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Florentine Codex: Book 8

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Copyright: 1954
Trim: 8½ x 11
Pages: 98 pp.
Illustrations: 101



Florentine Codex: Book 8

General History of the Things of New Spain

Bernardino de Sahagún
Translated from the Nahuatl with notes by Arthur J. O. Anderson and Charles E. Dibble


Two of the world’s leading scholars of the Aztec language and culture have translated Sahagún’s monumental and encyclopedic study of native life in Mexico at the time of the Spanish Conquest. This immense undertaking is the first complete translation into any language of Sahagún’s Nahuatl text, and represents one of the most distinguished contributions in the fields of anthropology, ethnography, and linguistics.

Written between 1540 and 1585, the Florentine Codex (so named because the manuscript has been part of the Laurentian Library’s collections since at least 1791) is the most authoritative statement we have of the Aztecs’ lifeways and traditions—a rich and intimate yet panoramic view of a doomed people.

The Florentine Codex is divided by subject area into twelve books and includes over 2,000 illustrations drawn by Nahua artists in the sixteenth century.

Book Eight lists the rulers of Tenochtitlan from the first, Acamapichtli, to the sixteenth, Don Cristobal Cecepatic. It also documents the rulers of the ancient Aztec cities of Tlatillco, Texcoco, and Uexotla. Several chapters are devoted to describing the various articles of clothing that the rulers and noblemen wore and the foods they ate for differing ceremonies and activities.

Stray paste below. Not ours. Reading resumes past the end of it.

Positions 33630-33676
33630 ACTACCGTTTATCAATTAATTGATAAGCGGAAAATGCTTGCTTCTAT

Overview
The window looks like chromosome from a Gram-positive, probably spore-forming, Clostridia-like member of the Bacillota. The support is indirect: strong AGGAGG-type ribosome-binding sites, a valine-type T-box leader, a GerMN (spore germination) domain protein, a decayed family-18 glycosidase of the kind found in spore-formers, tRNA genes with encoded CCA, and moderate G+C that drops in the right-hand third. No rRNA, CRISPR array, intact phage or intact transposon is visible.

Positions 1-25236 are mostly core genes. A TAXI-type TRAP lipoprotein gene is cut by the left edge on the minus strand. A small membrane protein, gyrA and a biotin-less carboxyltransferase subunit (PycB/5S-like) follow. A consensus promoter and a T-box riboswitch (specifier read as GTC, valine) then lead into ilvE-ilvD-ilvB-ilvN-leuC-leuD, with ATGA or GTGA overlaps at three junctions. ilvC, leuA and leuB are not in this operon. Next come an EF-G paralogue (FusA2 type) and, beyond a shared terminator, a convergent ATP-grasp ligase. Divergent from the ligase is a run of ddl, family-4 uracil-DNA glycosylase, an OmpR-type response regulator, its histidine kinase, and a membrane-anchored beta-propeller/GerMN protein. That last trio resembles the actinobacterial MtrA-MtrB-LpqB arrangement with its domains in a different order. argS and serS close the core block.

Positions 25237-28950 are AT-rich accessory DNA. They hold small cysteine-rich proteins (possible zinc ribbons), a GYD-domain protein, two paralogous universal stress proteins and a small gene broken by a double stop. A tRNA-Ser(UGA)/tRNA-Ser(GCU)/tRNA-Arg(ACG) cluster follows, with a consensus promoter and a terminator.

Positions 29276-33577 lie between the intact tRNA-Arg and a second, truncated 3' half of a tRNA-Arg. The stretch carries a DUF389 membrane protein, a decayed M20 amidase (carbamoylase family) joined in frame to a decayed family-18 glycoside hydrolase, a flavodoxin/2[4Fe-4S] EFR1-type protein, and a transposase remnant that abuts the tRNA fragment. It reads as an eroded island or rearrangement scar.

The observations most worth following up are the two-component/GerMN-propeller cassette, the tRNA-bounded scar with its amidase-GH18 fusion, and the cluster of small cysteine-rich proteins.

Arthur J. O. Anderson (1907–1996) was an anthropologist specializing in Aztec culture and language. He received his MA from Claremont College and his PhD in anthropology from the University of Southern California. He was a curator of history and director of publications at the Museum of New Mexico in Santa Fe and taught at a number of institutions, including San Diego State University, from which he retired.

Charles E. Dibble (1909–2002) was an anthropologist, linguist, and scholar specializing in Mesoamerican cultures. He received his master’s and doctorate degrees from the Universidad Nacional Autónomo de México and taught at the University of Utah from 1939–1978, where he became a Distinguished Professor of Anthropology.

For their work on the Florentine Codex, both Dibble and Anderson received the Mexican Order of the Aztec Eagle, the highest honor of the Mexican government; from the King of Spain the received the Order of Isabella the Catholic (Orden de Isabel la Católica) and the title of Commander (Comendador).

Table of Contents:

1. Which telleth of the rulers and governors who reigned in Mexico from the beginning of [their] rule until the year 1560
2. Which telleth of the rulers who governed in Tlatilulco when the reign had not yet perished and when, later, once again the Spaniards gave back and restored [it] to them, until the year 1560